which is a faster computer

I need a computer that can run mutiple programs at the same time. The programs take a lot of computer power.

I have two options-

I dell i7 with 8gb of ram
hp i5 with 5 gb of ram

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The faster computer is:
dell i7 with 8gb of ram
i7 is faster than i5 and though you may or may not need it extra RAM memory always helps

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If you wish to read about i5 vs i7 the see:

"Intel’s Core i5 vs Core i7: Which do you need?"

Dan CraciunIT ConsultantCommented:
Michael's answer is right, if they are both from the same generation.

But a first gen i7 loses to a Haswell i5, so if you can post the CPU model it will help us give an accurate answer.

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Lee W, MVPTechnology and Business Process AdvisorCommented:
Assuming both computers are no more than a single generation apart, (in relation to the Intel i-series CPUs) then even if the i5 is newer and faster it has less RAM and RAM is CRITICAL.

UNLESS the i5 has an SSD and the i7 doesn't

Really if you want a GOOD answer, you need to provide FAR more details on each and what you're doing that requires this capability (All computers today run multiple programs at once... but WHAT programs you run can determine what resources you really need!
Gary CaseRetiredCommented:
Agree you need to provide more specific information about the configuration of the two systems to get a good answer.

In general, it's certainly true that an i7 will outperform an i5; but it depends on (a) which generation the two chips are; and (b) whether they're both in the same general series (desktop, mobile, ultra-low power, etc.).    Even within the same generation, a high-end desktop i5 will outperform some of the ultra-low power and mobile i7's.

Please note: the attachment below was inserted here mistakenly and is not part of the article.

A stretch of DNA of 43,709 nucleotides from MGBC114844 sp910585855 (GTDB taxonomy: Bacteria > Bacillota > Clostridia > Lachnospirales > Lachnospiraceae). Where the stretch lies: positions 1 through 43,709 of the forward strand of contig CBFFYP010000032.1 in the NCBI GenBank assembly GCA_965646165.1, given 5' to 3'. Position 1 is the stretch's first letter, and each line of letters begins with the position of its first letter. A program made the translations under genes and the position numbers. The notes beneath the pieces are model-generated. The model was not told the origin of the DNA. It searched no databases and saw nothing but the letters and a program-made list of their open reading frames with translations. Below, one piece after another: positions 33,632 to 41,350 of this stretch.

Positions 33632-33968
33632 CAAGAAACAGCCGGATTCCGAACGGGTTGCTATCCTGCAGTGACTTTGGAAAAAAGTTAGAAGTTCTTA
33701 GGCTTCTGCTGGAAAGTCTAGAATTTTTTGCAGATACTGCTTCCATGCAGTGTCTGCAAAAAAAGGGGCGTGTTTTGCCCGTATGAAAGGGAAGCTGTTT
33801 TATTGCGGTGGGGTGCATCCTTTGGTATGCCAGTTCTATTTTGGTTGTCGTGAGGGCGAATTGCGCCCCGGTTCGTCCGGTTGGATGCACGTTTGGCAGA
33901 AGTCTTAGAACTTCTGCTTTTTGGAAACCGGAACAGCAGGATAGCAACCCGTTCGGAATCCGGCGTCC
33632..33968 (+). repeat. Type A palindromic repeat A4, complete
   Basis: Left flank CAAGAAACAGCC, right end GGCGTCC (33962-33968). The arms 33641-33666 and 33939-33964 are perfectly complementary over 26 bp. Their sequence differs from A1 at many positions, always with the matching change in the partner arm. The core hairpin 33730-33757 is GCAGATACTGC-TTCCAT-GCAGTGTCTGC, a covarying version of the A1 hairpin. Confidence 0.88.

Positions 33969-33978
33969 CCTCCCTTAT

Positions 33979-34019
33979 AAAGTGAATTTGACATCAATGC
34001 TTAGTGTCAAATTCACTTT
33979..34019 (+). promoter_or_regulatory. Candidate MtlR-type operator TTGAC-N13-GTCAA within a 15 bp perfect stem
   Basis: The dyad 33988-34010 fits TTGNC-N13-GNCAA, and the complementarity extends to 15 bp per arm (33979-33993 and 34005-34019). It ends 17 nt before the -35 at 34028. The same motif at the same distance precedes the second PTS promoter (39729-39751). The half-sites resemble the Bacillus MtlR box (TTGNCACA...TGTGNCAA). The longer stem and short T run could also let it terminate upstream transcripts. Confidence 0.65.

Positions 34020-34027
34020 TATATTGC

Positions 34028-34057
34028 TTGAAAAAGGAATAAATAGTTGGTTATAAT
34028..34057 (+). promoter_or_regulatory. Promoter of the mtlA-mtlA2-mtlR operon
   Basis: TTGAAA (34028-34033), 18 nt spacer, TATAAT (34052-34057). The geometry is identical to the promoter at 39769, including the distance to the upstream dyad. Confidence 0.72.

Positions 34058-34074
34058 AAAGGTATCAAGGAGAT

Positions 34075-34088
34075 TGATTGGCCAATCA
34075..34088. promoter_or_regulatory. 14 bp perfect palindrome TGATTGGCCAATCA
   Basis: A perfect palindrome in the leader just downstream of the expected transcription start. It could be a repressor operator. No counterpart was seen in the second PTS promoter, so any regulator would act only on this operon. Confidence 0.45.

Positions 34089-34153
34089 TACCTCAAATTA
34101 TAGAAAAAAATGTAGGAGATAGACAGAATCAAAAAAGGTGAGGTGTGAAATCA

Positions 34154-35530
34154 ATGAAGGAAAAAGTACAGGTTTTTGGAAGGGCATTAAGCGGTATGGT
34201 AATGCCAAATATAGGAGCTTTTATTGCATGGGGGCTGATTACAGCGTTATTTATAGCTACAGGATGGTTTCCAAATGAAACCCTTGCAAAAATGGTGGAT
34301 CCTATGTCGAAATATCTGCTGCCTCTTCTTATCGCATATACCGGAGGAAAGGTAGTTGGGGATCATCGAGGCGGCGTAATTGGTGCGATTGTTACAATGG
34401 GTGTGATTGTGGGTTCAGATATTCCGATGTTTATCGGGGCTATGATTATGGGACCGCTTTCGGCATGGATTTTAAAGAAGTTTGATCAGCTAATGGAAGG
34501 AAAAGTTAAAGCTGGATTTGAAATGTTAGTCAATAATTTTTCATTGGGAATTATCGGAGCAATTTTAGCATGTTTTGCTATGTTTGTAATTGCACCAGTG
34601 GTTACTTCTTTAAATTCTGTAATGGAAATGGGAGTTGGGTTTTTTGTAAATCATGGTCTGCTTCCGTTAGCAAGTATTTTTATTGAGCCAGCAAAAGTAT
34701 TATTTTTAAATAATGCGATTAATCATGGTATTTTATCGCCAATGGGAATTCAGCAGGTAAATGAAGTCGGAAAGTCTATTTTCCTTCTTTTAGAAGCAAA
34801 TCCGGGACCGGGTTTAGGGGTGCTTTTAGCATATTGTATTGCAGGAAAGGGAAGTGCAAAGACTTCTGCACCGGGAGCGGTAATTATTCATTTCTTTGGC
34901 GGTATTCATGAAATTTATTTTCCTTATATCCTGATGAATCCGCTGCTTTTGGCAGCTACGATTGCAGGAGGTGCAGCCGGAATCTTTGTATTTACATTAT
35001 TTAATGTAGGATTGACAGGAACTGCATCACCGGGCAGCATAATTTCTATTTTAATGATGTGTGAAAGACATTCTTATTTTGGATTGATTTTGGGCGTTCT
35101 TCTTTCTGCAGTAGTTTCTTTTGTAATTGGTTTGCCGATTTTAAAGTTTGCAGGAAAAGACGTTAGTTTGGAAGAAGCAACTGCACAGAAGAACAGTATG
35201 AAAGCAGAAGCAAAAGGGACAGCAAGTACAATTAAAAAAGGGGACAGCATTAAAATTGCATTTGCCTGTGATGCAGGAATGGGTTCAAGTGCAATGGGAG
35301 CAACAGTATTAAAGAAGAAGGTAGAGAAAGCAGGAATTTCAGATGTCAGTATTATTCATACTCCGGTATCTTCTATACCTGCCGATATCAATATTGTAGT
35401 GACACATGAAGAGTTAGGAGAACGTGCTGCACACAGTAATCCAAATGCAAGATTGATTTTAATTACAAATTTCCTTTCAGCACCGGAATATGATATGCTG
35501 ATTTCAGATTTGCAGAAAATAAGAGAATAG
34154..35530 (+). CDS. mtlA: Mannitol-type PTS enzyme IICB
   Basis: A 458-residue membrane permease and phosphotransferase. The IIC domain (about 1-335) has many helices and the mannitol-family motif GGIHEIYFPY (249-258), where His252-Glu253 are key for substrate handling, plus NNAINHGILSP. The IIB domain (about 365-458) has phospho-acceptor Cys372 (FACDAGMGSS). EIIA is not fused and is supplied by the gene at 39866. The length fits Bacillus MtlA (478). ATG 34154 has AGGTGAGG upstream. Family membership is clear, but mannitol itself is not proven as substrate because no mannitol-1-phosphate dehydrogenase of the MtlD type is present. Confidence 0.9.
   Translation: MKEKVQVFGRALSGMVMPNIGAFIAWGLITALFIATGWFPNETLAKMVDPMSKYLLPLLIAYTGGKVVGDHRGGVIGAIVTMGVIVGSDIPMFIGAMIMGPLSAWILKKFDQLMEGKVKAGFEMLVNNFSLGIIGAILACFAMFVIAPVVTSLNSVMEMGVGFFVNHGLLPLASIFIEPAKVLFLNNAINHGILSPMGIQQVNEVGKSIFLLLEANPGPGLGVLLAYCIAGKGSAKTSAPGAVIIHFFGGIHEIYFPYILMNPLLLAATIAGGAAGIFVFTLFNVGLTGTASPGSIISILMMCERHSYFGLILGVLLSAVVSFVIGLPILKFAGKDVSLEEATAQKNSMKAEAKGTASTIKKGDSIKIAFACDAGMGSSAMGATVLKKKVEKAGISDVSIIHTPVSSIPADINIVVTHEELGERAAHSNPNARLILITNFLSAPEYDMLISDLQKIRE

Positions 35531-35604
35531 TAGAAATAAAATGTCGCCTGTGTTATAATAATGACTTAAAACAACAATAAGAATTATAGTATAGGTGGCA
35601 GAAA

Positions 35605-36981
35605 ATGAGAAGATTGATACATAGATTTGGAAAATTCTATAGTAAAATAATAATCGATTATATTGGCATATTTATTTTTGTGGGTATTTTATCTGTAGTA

In addition, a system with a Core i5 and an SSD will almost certainly "feel" much faster than a Core i7 with a traditional rotating platter hard drive.    It is, of course, much easier to add an SSD than it is to upgrade the CPU, so that's perhaps less of an issue than the relative performance of the specific CPU's you're looking at.    [Same is true with memory -- very simply and inexpensive to add more if needed]
you can only compare apples with apples
if the cpu's and ram are installed on the same mobo - which you can't -  there is no real comparison, other than the "benchmarks"
also the rest - like an SSD - should be the same
David Johnson, CD, MVPOwnerCommented:
when you say 'lots of computer power' my thinking is that they are cpu intensive programs. and not memory or disk intensive. I have an i7-2600K and only very rarely does my cpu utilization go over 10% unless I run handbrake or other cpu intensive process.. Sometimes you can offload processes to the GPU if you have a good video card.  Bitcoin miners tend to keep the supply of high end graphics cards low (they grab as many as possible and production can't keep up) as they are pushing things to the maximum. Always good to keep your committed memory less than your available memory (or you end up doing a lot of swapping to disk) where disk i/o can become your bottleneck
i think the asker should give more info - on what he intends to use the pc for
this will yield better solutions
How would you practically do this on a PC? Could expand on your thought here? Thanks, Leon.
<< Always good to keep your committed memory less than your available memory ....>>
David Johnson, CD, MVPOwnerCommented:
Right now I have 10.5GB used, 15.6 GB committed and 9.4GB available.this is with 4 VMs with 1.2GB each, Outlook. VS 2013, Firefox, Itunes, snagit, MalwareBytes running a scan  and more running in the background/foreground. If you want performance you have to invest in hardware i.e. RAM
David, thank you. But what is the difference between used, and committed memory? They both sound the same to me.
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